A few Friday news and notes items, starting with the video above…
- Holy crap — have y’all heard this Angelica Garcia song? Matthew E. White tweeted about her yesterday, and Ted, the bass player for my band, saw her at The Tin Pan last night and raved about it. Can’t wait to hear more. (BTW s/o to a fellow son [daughter in her case] of a preacher [Episcopalian priest in both our cases] man [woman in my case].)
- Mrs. YHT and I finished Stranger Things last night. No, YOU were a sobbing mess. Did you hear that the band that contributed the original score — they’re called, appropriately, Survive — is going on tour?
- Speaking of soundtracks hitting the road, Seu Jorge is doing a David Bowie tribute tour, reprising his role in The Life Aquatic. He’s coming to D.C., but it’s on a Tuesday, and that Tuesday happens to be election day. Not sure I’m brave enough to go to that city on that day, but hot damn do I want to see that show. And hot damn to I want to get my hands on a copy of this.
- So Delicate Steve played on Paul Simon’s last album. Which I love. I had no idea. I found this out because a press release celebrating his signing to ANTI- mentioned it. (Here’s the new tune of his they linked to in that email.)
- David Vandervelde — one of two people named David who played music at my sister’s wedding — is putting out a collaborative EP with Tess Shapiro. It’s streaming over at Brooklyn Vegan, and I’d recommend listening all the way through. The whole thing is good, but I’m really digging the last two tracks.
- The only thing better than friends who make mixtapes are friends who make mixtapes and also link you to other excellent mixtapes. Thank you for sending a link to this wonderful Aquarium Drunkard mix, Giselle!
- I’m turning 33 tomorrow, and I’ll be celebrating the first few hours of my birthday by joining Doug Nunnally on Sound Gaze. Not sure when I’ll be jumping in, but the show runs from 11 a.m. to 1 p.m. on WDCE. Listen online, listen on the radio, peer into the windows of the station… whatever it takes.
- Gigging tonight at bdubs, so no show recommendations. As for bdubs recommendations: spicy garlic. Now and forever, spicy garlic.
“To every thing there is a season.” —
The Byrds Pete Seeger Ecclesiastes III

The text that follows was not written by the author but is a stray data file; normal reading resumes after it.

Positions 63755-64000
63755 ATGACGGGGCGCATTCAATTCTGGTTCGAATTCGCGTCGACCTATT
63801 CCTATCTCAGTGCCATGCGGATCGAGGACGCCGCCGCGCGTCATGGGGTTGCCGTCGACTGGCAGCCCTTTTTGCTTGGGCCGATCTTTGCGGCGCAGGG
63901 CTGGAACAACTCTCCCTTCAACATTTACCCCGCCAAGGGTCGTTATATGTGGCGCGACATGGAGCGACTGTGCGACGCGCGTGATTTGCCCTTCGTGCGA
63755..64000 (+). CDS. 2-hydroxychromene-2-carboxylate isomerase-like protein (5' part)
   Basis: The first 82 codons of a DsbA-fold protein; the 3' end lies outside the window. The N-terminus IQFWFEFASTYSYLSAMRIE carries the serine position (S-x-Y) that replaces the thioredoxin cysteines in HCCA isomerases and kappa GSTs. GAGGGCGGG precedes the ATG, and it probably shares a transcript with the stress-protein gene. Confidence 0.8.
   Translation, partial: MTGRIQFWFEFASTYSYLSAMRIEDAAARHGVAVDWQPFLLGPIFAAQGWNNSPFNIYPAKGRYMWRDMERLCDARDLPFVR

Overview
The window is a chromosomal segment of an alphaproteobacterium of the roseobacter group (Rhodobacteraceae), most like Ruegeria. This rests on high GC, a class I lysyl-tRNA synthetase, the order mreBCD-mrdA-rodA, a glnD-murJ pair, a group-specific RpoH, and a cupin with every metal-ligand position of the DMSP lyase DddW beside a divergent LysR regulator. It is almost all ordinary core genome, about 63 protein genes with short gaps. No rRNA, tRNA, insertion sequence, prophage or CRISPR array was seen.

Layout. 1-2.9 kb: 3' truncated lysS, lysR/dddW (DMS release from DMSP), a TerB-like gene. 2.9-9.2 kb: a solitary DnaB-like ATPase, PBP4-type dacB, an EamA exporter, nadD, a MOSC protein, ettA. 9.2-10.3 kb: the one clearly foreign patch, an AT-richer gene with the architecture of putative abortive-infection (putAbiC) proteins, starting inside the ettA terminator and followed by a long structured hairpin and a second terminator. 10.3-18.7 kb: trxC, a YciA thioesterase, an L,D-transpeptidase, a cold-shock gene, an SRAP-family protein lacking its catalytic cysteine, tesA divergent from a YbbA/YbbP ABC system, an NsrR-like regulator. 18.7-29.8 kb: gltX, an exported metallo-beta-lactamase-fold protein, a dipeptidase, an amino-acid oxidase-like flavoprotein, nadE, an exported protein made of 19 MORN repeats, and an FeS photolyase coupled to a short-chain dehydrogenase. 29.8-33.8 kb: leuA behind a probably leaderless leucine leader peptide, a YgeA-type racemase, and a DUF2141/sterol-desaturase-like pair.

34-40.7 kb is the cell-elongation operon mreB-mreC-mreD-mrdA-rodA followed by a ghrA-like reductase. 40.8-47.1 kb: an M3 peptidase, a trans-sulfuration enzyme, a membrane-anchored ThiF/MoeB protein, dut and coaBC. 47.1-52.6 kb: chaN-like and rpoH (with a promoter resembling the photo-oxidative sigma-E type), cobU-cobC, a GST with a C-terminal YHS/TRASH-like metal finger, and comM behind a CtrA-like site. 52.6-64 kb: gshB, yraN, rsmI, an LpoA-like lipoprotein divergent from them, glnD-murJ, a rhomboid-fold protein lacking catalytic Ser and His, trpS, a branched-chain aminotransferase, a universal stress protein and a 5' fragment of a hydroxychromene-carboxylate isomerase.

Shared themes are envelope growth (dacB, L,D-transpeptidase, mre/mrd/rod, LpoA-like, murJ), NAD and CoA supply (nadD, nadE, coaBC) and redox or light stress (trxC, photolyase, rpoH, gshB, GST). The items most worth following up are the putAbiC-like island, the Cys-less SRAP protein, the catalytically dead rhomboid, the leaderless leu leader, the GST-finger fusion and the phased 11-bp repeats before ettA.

For whatever reason, when I get ready to write a blog post for Friday publication, everything feels different. My appetite for meaningful analysis goes out the window, and I start asking myself things like “What was the funnest thing I heard all week?” and “Is ‘funnest’ a word?” and “Can I find a way to incorporate this picture of a giraffe helping his drunk friend Frank get home?”
In many ways, the same thing goes on throughout the summer months, albeit on a much bigger scale.
Sometimes finding out about a band late is torturous. Like when the group just broke up or is on a clear creative decline. Or, worse yet, when one or more of the founding members have died and the band is touring around the country like a zombie version of themselves. In all these cases, you can still listen to tunes from the glory days, but you have to accept that you’ve missed out on something that simply can’t be recovered. Other times, though, being the last to know isn’t so bad. Under the right circumstances, discovering an artist after everyone else can feel great, like you’re walking into a party that’s already in full swing. That’s just how I’d characterize my first two weeks of listening to Bobby Bare Jr.
When I first heard about Bare, I was a few days away from heading to his hometown of Nashville, TN for a friend’s wedding. Not to get too touchy-feely here, but c’mon; what’re the odds of me hearing about him right before my first trip to the center of the country music universe? (Bare’s father is country veteran, having charted albums for decades and written, according to Wikipedia, the world’s one and only Christian football waltz — “Dropkick Me Jesus (Though The Goalposts Of Life).”) Did I mention that I heard about him from a friend who, at the time, didn’t know I was going to Nashville? As far as happy coincidences go, this was a pretty crazy one.
Yesterday I wrote about Daytrotter Sessions, one of my favorite resources for new music, and I linked to Jason Isbell’s outstanding episode. There’s another Daytrotter artist who is near and dear to my heart, thanks in large part to my sister’s wedding. She got hitched in the summer of 2008 at Architectural Artifacts, an eclectic antique salvage shop that fills a spacious former factory building in Chicago. My sister did much of the planning herself, and I’m not sure how she managed to book him, but David Vandervelde performed. He was awesome, and I haven’t stopped listening since. He’s recorded two Daytrotter Sessions, one on Christmas Eve of 2006 and the other in February of 2009. They’re both fantastic in totally different ways. The first is a full-band celebration, electrified and unleashed, and the second is more intimate, with Vandervelde playing acoustic guitar, accompanied only by bass and a backing percussion track. In both cases, his voice shines above all else, gracefully rising and balancing, as if weightless. Check out “Jacket” from The Moonstation House Band album below, and click here and here for his Daytrotter Sessions.